So - here is the big issue – the restaurant industry will not look the same in 10 years. How it will change is anyone’s guess. But, one can assume it will involve more technology, more efficient use of labor, stricter controls on food safety, a stronger approach toward healthy food on restaurant menus, better control over ingredient costs and shelf-life, and a stronger
business approach toward profitability. These are all opportunities for College's to re-direct curriculum to support and even anticipate this change before it happens.

Food philosophy has yet to mesh well enough with the business of running a restaurant

We have come a long way with our respect for ingredients, farmers, and the overall integrity of the food supply.
The challenge is that it’s costly. Customers are finally starting to balk at excessive pricing and restaurants that express having a conscience are finding it difficult to remain profitable and stay true to their beliefs. Since customers are now tuned in, it would only make sense that something has to give. There is an opportunity for a college and students to work with farmers and producers in the development of a more sustainable business/pricing model.

Vendors are not what they use to be.

There was a time when salespeople representing distributors actually understood the product and how it might mesh with any particular restaurant.
They knew the ins and outs and were able to assist chefs in making ingredient decisions. Now, in many cases, salespeople are strictly order takers and the assumption is that the chef will know the product. This provides a window for educators to delve more into product knowledge that goes beyond basic specifications. Chefs will need to know about the land where vegetables were grown, seasonal differences in crops, how animals were raised and processed, and the implications of climate change on the products they use. The base of a chef’s knowledge will become even more substantial. This can provide additional opportunities for college programs, continuing education, and services such as ITTralee becoming information resource providers.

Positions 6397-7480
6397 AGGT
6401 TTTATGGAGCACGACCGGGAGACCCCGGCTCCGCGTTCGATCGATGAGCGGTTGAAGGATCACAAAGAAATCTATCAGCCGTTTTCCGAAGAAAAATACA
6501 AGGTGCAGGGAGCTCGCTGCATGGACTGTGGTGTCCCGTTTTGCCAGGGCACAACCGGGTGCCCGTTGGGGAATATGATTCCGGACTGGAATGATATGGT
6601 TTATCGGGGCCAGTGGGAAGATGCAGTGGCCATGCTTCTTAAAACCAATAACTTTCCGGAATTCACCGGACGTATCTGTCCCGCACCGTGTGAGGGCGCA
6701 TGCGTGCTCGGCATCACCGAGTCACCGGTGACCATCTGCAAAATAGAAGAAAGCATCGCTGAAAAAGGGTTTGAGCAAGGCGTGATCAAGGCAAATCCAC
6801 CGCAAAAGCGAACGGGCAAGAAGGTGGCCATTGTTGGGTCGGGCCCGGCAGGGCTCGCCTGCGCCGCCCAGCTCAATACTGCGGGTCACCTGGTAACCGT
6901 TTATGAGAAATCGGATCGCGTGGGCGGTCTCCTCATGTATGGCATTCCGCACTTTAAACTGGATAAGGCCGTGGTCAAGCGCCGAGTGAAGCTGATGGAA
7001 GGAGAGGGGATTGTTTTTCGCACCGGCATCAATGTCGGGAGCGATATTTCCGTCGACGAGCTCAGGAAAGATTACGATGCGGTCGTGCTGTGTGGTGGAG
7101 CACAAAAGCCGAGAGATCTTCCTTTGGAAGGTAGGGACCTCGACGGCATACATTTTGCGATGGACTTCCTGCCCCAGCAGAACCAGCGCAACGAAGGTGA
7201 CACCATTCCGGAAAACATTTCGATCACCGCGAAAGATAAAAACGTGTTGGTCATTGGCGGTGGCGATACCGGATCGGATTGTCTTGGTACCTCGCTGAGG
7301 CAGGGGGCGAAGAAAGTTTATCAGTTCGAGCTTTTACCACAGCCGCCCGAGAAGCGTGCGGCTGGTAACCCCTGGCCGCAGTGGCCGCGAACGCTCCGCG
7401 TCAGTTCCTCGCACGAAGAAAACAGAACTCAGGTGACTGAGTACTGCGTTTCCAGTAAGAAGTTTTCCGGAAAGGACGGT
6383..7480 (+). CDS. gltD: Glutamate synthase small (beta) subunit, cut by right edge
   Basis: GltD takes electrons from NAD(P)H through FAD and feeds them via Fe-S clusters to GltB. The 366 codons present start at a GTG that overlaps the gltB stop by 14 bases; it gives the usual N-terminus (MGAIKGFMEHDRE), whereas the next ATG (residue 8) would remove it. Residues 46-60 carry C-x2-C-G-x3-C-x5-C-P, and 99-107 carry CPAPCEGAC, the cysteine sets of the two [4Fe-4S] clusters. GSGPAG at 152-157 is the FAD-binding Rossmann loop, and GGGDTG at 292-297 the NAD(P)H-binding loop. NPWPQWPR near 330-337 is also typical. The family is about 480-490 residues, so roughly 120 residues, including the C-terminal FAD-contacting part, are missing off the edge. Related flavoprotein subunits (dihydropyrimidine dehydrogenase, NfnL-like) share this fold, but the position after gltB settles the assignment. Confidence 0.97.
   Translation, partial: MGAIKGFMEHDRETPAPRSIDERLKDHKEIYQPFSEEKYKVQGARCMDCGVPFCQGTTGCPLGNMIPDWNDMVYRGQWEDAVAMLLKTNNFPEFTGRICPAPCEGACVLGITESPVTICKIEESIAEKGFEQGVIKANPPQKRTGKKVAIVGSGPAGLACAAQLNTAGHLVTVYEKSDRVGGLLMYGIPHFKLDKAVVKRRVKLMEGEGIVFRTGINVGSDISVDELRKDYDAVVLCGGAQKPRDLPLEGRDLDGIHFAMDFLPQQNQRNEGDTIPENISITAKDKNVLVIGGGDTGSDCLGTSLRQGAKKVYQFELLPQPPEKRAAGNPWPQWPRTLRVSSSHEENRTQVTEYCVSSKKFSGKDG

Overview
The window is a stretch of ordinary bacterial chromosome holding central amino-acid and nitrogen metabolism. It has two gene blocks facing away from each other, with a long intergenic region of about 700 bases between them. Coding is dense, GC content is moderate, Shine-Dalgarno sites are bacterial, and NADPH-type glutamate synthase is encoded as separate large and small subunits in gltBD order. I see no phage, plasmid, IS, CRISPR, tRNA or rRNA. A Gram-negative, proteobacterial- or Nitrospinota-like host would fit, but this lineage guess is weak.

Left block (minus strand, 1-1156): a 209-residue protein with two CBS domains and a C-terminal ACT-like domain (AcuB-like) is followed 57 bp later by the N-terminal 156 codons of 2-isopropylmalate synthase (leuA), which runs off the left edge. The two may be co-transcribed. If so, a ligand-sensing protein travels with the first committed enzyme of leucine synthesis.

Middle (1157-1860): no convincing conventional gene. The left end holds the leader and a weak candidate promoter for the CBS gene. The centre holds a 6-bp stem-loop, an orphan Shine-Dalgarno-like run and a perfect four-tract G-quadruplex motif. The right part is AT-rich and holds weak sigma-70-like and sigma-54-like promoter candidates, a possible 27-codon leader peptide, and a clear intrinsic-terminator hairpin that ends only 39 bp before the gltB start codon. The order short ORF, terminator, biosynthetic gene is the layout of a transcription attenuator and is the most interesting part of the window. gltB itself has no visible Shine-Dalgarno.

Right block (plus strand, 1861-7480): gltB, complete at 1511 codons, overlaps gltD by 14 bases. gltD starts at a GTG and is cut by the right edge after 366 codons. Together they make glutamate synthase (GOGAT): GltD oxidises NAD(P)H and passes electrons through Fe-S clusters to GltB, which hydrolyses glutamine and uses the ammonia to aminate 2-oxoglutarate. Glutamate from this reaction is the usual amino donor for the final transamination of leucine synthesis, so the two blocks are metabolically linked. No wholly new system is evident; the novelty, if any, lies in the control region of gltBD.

Far too many well-intended and competent chefs are not prepared to be educators.

If we want to be taken seriously by the industry we must insist on and support culinary faculty engagement of advanced degrees that focus on teaching methods and assessment in the work force

Thinking “different” about everything we do is the most critical task for culinary educators

Think Different” was a mantra for Apple Computer during their extraordinary rebirth under the leadership of Steve Jobs. This simple (although grammatically incorrect) statement could provide a lesson for us all.

Not everyone is built to be a Lecturer; I think that this is a fair statement. Those who have made the transition from operational chef to Lecturer has come to this realisation early on. Yet, without that experience as a chef is it possible to deliver what needs to be delivered?
It is the anecdotal information woven through a class and the experience of having “done it” that brings a culinary class to life. This “life in the trenches” component complements a curriculum and can excite students by bringing out the real meaning in each lesson.

So, what are the characteristics that make me an ideal culinary educator for this position? The following list may help you discover.
For myself, lecturing provides an opportunity for continual learning and growth. One of my hopes as an educator is to instill a love of learning in my students, as I share my own passion for learning with them. I feel there is a need for compassionate, strong, and dedicated individuals who are excited about working in culinary arts. In our competitive society it is important for students to not only receive a solid education, but to work with someone who is aware of and sensitive to their individual needs. I am such a person and will always strive to be the best educator that I can be.
Teaching Philosophy
Yeohan Cunningham